There is good news and bad news for Governor Jerry Brown in accepting support of California’s former governors challenging the federal court panel’s order to release prisoners from the state’s prisons. All former California governors supported Gov. Brown with a brief to the Supreme Court asking the court to stay any prisoner release ordered by a lower federal court until the Supreme Court can consider the matter. However, the support of all former living governors puts Brown on a tightrope because of his realignment program.

Brown championed AB 109 moving prisoners to county jails from state prison in part to deal with the overcrowding problem in the state prisons. Local authorities squeezed by the extra burden have reduced some prisoners’ sentences, which has resulted in prisoners released early. In turn, there has been a recorded increase in crime in California.

This increase in crime is one of the chief arguments cited by the former governors in their legal brief. The former governors claim that the action of releasing additional prisoners demanded by the court panel will result in “irreparable harm from increased crime.”

Pointedly, the brief notes that, “Irreparable harm not only is likely to result from the denial of the stay …, it already has occurred…. (my emphasis.)  Is that what Governor Brown wants to hear?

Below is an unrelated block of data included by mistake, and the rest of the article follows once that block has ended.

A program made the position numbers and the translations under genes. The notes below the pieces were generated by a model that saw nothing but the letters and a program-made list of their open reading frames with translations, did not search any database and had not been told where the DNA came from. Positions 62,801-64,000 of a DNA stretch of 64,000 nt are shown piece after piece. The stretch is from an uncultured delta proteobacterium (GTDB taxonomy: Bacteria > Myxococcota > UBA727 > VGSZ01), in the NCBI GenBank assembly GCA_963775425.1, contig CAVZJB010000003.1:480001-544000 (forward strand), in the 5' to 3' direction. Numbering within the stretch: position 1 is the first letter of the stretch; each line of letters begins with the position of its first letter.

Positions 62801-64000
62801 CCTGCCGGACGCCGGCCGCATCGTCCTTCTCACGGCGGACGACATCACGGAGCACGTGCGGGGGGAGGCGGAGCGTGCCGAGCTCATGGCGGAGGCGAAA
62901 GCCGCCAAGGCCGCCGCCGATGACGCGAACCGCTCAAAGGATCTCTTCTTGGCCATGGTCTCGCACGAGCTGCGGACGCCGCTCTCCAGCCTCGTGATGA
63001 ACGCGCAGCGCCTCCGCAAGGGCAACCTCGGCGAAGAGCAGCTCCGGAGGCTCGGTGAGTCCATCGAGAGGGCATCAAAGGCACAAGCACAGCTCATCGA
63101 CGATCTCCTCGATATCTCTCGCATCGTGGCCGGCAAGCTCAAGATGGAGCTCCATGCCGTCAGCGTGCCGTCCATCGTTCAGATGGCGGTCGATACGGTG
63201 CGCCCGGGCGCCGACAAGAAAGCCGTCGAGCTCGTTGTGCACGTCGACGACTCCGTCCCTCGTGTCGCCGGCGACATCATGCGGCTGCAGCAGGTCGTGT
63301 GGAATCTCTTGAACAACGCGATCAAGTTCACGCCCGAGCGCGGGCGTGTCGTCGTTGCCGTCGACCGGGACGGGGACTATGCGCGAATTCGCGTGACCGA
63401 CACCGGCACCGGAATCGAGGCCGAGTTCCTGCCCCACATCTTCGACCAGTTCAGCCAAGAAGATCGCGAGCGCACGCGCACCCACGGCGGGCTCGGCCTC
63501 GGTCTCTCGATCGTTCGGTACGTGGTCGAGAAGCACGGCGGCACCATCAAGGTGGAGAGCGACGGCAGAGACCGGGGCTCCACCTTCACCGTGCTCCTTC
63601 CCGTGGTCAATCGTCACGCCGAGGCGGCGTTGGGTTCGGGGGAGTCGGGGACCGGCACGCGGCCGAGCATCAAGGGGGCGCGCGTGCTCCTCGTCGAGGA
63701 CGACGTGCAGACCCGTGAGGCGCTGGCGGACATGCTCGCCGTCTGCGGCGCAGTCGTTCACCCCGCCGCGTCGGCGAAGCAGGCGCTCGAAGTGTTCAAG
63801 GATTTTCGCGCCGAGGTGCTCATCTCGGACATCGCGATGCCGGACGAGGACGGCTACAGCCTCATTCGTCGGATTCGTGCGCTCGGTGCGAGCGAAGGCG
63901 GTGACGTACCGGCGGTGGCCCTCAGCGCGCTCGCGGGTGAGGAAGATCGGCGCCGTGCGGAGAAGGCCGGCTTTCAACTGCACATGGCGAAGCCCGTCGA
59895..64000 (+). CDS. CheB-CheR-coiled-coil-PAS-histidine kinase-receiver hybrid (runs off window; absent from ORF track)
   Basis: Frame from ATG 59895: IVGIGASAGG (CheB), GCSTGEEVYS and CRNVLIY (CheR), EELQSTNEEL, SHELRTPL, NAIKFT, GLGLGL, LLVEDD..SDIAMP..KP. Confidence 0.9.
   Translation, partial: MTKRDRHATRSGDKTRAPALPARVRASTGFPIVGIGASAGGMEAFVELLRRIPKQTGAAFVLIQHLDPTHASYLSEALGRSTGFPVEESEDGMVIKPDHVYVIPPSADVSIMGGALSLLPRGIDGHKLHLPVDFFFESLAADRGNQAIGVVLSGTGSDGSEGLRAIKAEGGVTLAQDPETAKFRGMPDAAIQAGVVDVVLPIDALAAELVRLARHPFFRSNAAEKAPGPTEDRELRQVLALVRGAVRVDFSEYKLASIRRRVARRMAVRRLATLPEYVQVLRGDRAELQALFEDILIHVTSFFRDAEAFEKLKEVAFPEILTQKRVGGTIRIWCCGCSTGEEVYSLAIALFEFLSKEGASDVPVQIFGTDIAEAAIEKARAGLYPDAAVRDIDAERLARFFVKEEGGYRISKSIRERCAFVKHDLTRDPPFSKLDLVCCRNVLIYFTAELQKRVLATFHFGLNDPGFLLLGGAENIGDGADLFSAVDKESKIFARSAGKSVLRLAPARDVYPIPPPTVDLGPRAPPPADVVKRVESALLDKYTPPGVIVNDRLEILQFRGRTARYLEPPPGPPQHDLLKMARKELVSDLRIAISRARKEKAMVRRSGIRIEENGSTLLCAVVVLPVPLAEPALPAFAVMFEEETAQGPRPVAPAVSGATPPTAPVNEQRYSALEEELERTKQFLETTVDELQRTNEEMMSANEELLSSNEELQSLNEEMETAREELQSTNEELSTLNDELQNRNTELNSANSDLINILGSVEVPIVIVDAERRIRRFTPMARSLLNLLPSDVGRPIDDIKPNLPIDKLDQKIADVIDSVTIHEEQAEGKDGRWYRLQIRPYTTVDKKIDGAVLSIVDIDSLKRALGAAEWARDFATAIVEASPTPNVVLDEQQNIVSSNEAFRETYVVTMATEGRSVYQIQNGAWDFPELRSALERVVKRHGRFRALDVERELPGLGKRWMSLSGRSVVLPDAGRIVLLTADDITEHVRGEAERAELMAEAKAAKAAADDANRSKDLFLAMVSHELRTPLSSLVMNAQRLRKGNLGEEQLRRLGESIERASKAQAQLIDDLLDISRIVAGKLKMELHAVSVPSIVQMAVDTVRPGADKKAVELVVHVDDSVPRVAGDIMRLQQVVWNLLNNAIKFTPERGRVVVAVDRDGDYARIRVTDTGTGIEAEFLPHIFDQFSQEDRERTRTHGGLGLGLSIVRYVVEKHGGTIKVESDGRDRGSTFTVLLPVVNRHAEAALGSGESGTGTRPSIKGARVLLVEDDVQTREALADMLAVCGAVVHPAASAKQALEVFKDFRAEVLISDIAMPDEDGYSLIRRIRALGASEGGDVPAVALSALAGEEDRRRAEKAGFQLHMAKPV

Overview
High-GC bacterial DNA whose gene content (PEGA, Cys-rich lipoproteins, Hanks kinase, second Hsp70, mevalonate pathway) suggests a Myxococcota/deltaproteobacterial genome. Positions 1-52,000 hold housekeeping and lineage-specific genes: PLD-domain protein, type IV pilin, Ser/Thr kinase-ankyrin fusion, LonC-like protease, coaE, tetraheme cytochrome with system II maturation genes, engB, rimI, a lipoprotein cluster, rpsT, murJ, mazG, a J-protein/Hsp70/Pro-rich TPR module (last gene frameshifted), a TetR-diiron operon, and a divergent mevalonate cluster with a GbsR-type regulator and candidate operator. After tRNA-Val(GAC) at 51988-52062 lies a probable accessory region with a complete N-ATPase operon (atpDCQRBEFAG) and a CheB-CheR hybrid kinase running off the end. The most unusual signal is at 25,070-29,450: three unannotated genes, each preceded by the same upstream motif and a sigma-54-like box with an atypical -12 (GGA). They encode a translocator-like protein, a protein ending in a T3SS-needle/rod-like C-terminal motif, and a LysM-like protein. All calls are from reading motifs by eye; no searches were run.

The brief points out that the prisoner releases are not “necessarily the cause of the increased victimization.” However, the brief says that the increase in crimes indicate that the three judge panel’s reliance on “experts” who said there was no danger to the public in reducing the prison population was wrong.

The FBI statistics cited in the brief show that in the last year while the realignment program was in effect the percentage change of violent and property crimes in cities of over 100,000 in population has jumped more in California than in the nation.

Below are the statistics taken directly from the brief.

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Senator Jim Nielsen has been a vocal critic of AB 109. Nielsen uses the same recent FBI statistics to make the case that realignment is not working. He writes that,  “The reality is that tens of thousands of inmates are being released into our communities without state parole supervision.  Even violent felons have had their state parole slashed from three years to one, and felons/parolees face little to no consequences for their continued victimization. Thus, these criminals have no fear of arrest.”

While the governor welcomes the support of his fellow governors, he walks a tightrope in both defending the realignment program as a success while relying on increased crime figures to back his effort to get the Supreme Court to intervene.